“Oh, mamma, it’s not of his cases our judge is thinking when he walks like that. I know him too well, love him too well, not to feel the trouble in his step. I may be wrong, but all the sympathy and understanding I may not give to Oliver I devote to his father, and when he walks like that he seems to drag my heart after him. Mamma, mamma, do not blame me. I have just as much affection for you, and I suffer just as keenly when I see you unhappy. And, mamma, are you sure that you are quite happy to-day? You look as if something had happened to trouble you—something more than usual, I mean.”
They were sitting in the dark, with just the light of the stars shining through the upper panes of the one unshaded window. Deborah, therefore, had little to fear from her daughter’s eye, only from the sensitiveness of her touch and the quickness of her ear. Alas, in this delicately organised girl these were both attuned to the nicest discrimination, and before the mother could speak, Reuther had started up, crying:
“Oh, how your heart beats! Something has happened, darling mother; something which—”
“Hush, Reuther; it is only this: When I came to Shelby it was with a hope that I might some day smooth the way to your happiness. But it was only a wild dream, Reuther; and the hour has come for me to tell you so. What joys are left us must come in other ways; love unblessed must be put aside resolutely and forever.”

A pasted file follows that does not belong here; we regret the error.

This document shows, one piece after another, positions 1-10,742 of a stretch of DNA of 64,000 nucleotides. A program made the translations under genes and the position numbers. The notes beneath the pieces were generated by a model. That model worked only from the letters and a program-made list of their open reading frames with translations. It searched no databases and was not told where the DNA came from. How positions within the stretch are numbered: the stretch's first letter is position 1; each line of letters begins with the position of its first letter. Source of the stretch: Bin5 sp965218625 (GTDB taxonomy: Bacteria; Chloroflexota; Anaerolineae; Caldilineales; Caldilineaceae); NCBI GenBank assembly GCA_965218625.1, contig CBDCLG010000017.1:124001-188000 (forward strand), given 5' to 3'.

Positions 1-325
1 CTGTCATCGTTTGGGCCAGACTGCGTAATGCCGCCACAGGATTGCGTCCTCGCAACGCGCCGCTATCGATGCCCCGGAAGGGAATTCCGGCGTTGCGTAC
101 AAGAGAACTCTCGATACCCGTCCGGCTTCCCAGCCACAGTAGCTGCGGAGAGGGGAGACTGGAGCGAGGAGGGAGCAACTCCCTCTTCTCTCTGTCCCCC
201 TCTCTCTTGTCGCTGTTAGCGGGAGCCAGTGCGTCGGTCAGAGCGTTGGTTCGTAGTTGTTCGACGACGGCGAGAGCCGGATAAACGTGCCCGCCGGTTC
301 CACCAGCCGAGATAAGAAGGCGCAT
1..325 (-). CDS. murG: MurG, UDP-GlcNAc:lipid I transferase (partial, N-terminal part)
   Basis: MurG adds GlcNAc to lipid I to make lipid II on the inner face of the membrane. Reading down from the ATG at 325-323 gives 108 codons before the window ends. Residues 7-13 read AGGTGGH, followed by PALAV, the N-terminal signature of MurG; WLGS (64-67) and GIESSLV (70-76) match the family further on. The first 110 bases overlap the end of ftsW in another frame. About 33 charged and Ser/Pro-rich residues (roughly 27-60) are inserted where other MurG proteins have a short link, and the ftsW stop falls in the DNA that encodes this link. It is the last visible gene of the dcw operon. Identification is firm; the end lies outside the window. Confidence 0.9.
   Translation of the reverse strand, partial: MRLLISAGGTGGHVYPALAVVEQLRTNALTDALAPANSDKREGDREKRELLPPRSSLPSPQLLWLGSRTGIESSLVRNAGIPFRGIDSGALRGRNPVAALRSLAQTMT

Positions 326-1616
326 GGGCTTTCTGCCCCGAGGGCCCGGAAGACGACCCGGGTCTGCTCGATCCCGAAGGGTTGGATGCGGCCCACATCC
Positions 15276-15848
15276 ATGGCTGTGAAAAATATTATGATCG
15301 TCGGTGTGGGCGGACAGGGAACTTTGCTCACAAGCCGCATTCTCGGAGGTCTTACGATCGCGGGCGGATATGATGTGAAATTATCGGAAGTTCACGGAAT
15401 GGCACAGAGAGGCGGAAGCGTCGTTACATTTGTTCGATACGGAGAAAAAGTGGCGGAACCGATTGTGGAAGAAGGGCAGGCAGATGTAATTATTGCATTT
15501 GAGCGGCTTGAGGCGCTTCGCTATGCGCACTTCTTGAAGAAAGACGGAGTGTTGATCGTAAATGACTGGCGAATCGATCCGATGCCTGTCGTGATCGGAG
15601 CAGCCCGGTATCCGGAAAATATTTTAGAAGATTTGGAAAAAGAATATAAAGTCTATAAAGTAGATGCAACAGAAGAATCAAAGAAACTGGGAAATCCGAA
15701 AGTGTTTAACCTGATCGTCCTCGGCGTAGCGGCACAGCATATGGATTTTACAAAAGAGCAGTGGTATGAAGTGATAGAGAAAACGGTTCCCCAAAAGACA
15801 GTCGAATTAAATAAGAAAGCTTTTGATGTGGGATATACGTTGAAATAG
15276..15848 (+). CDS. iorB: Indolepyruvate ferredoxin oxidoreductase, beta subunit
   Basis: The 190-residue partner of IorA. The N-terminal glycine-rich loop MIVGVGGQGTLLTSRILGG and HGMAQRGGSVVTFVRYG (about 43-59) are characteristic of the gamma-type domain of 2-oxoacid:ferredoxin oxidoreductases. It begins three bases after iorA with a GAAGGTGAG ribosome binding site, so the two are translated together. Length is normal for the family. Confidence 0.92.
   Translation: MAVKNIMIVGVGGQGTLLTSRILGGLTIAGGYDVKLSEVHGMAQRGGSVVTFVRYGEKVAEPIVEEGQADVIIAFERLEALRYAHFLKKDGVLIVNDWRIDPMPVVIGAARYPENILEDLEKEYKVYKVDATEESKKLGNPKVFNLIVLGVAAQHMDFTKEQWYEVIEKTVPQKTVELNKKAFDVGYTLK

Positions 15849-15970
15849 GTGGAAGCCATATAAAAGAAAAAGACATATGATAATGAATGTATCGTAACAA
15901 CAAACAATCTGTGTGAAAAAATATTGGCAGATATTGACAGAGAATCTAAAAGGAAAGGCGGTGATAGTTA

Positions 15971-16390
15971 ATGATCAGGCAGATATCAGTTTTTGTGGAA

She felt the shudder pass through the slender form which had thrown itself again at her side; but when the young girl spoke it was with unexpected bravery and calm.
“I have long ago done that, mamma. I’ve had no hopes from the first. The look with which Oliver accepted my refusal to go on with the ceremony was one of gratitude, mother. I can never forget that. Relief struggled with grief. Would you have me cherish any further illusions after that?”
Mrs. Scoville was silent. So, after all, Reuther had not been so blind on that day as she had always feared.
“Oliver has faults—Oh, let me talk about him just for once, darling mother,” the poor, stricken child babbled on. “His temper is violent, or so he has often told me, coming and going like a gust of—No, mamma, don’t make me stop. If he has faults he has good traits too. He was always gentle with me and if that far-away look you did not like would come at times and take him, as it were, out of our world, such a sweet awakening would follow when he realised that I was waiting for his spirit to come back, that I never minded the mystery, in my joy at the comfort which my love gave him.”
“My child, my child!”
“Mother, I can soothe the father, but I can no longer soothe Oliver. That is my saddest thought. It makes me wish, sometimes, that he would find another loving heart on which he could lean without any self-reproach. I should soon learn to bear it. It would so assure his future and rid me of the fear that he may fail to hold the place he has won by such hard work and persistence.”